Employment Bulletin - March 2021

Direct Discrimination can occur between distinguishable groups of disabled employees

The European Court of Justice (‘ECJ’) in VL v Szpital Kliniczny has held that it is possible for direct discrimination to take place between differently disabled employee groups, where the groups are comparable and one group is treated less favourable than others. This is an approach that could be adopted in future English law cases.

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Legal Update: Public Sector Exit Payment Cap Removed

On 4 November 2020, the Restriction of Public Sector Exit Payments Regulations 2020 came into force which introduced a £95,000 cap on exit payments within the public sector, as outlined in more detail here. The cap, which was met with a lot of criticism, applied to a wide range of public bodies and a broad range of exit payments.

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Harassment: ‘Stale’ diversity training cannot satisfy the ‘all reasonable steps’ defence

The recent Employment Appeals Tribunal (‘EAT’) case of Allay (UK) Ltd v Gehlen has explored the use of training as part of the s109(4) Equality Act 2010 defence to the Employer being vicariously liable for something an individual employee has done in the course of their employment. In order to benefit from using the defence, the Respondent employer must show that they took ‘all reasonable steps’ to prevent the relevant discrimination or other similar discrimination so they are not held vicariously liable for the employee’s actions. The employer in this case had trained their staff two years prior to the discriminatory incident which lead the training to be rendered ‘stale’ and ineffective. The claim of harassment on the grounds of race was therefore upheld.

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Non-compete clauses in employment contracts reform

The UK government previously in 2016 called for evidence on how non-compete clauses worked in practice. This did not progress in 2016, however, Covid-19 and its effects on the UK economy has prompted the further review of non-compete clauses in practice. The government seeks to enable workers to be able to utilise their skills and expertise to easily find or move employment in order to boost the economy. They recognise the need for innovation so that, in particular, businesses that have suffered can grow quicker and again enhance the UK economy.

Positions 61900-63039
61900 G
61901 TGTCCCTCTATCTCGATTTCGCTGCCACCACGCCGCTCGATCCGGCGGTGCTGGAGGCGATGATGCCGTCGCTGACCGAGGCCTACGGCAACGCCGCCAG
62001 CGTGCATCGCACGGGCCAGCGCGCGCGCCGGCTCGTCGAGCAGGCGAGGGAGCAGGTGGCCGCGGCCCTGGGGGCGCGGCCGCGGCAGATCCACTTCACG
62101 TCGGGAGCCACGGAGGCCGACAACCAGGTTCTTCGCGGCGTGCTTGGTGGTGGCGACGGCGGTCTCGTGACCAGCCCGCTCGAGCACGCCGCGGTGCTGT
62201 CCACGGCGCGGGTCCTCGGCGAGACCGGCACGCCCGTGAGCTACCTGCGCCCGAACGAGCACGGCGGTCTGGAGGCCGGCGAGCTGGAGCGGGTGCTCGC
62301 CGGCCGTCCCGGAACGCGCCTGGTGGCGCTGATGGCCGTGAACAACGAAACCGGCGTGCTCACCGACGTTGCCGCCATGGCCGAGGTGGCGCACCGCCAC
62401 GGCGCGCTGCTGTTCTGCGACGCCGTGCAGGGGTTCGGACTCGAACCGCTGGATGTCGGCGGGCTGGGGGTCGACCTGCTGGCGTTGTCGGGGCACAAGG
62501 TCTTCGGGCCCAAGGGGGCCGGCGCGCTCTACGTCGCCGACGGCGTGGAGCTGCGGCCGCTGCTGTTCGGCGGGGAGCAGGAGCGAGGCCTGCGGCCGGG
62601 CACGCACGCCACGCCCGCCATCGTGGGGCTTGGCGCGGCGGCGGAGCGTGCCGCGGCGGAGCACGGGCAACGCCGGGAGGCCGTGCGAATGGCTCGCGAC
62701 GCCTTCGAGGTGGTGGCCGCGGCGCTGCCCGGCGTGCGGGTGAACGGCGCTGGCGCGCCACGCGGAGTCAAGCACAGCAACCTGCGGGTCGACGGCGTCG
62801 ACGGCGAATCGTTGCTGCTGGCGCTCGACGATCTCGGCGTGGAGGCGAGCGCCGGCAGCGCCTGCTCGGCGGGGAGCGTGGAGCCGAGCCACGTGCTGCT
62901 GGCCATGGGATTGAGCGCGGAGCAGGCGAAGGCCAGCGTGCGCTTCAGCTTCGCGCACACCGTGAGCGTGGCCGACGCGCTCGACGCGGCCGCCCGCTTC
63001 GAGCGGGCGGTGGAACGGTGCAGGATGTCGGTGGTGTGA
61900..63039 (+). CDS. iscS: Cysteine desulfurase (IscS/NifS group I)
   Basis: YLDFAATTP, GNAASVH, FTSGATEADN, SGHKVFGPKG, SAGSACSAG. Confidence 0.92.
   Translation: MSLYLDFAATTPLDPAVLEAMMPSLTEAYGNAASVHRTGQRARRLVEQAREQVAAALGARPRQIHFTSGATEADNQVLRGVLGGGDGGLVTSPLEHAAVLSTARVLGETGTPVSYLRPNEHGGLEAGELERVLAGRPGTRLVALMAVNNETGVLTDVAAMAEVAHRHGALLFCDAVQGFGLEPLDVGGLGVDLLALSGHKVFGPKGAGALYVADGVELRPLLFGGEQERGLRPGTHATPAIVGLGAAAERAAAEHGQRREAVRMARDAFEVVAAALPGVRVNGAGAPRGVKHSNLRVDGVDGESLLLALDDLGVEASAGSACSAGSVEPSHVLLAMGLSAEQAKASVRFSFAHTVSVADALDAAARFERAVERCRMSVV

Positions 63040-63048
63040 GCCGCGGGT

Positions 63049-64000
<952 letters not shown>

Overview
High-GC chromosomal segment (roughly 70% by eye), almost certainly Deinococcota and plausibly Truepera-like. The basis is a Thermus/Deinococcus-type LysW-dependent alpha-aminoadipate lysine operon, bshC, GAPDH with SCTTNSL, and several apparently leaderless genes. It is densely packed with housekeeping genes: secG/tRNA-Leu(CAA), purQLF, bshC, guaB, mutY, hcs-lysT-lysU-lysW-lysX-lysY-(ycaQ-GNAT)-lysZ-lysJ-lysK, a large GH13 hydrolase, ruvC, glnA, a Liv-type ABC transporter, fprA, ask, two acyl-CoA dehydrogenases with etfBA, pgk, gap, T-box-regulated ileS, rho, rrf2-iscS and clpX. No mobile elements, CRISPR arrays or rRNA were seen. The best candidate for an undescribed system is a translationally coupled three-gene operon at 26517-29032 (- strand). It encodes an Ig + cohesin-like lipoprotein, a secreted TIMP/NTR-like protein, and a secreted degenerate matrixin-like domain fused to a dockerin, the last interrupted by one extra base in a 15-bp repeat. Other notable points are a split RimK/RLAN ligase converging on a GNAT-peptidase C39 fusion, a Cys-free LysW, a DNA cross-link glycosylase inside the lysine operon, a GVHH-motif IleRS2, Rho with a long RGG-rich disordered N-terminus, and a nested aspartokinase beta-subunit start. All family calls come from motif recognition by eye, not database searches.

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Engaging in a grievance process does not affirm the employment contract for constructive dismissal cases

In the Employment Tribunal (‘ET’) case of Gordon v J & D Pierce (Contracts) Ltd it was held that an employee engaging in a grievance process did not mean that they had affirmed their employment contract for the purposes of a constructive dismissal claim. Instead, it is an option that promotes resolution where there is a break down in the employment relationship.

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Immigration Law: Common mistakes made by teachers that can impact their right to work in the UK

We support many educational organisations and individuals with their immigration matters. We regularly assist with navigating the law and finding solutions to mistakes that could have easily been avoided. With the difficulties in recruiting teachers for particular subjects and an increasing number of schools sponsoring overseas teachers to fill shortage roles, the impact of falling foul of immigration law can have severe consequences for not only the individual teacher, but also the organisation. Our Head of Immigration, Julie Moktadir, has explored some of these mistakes below and offered practical actions that schools and teachers can be taking now to help avoid potential immigration issues.

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The law and practice referred to in this article or webinar has been paraphrased or summarised. It might not be up-to-date with changes in the law and we do not guarantee the accuracy of any information provided at the time of reading. It should not be construed or relied upon as legal advice in relation to a specific set of circumstances.

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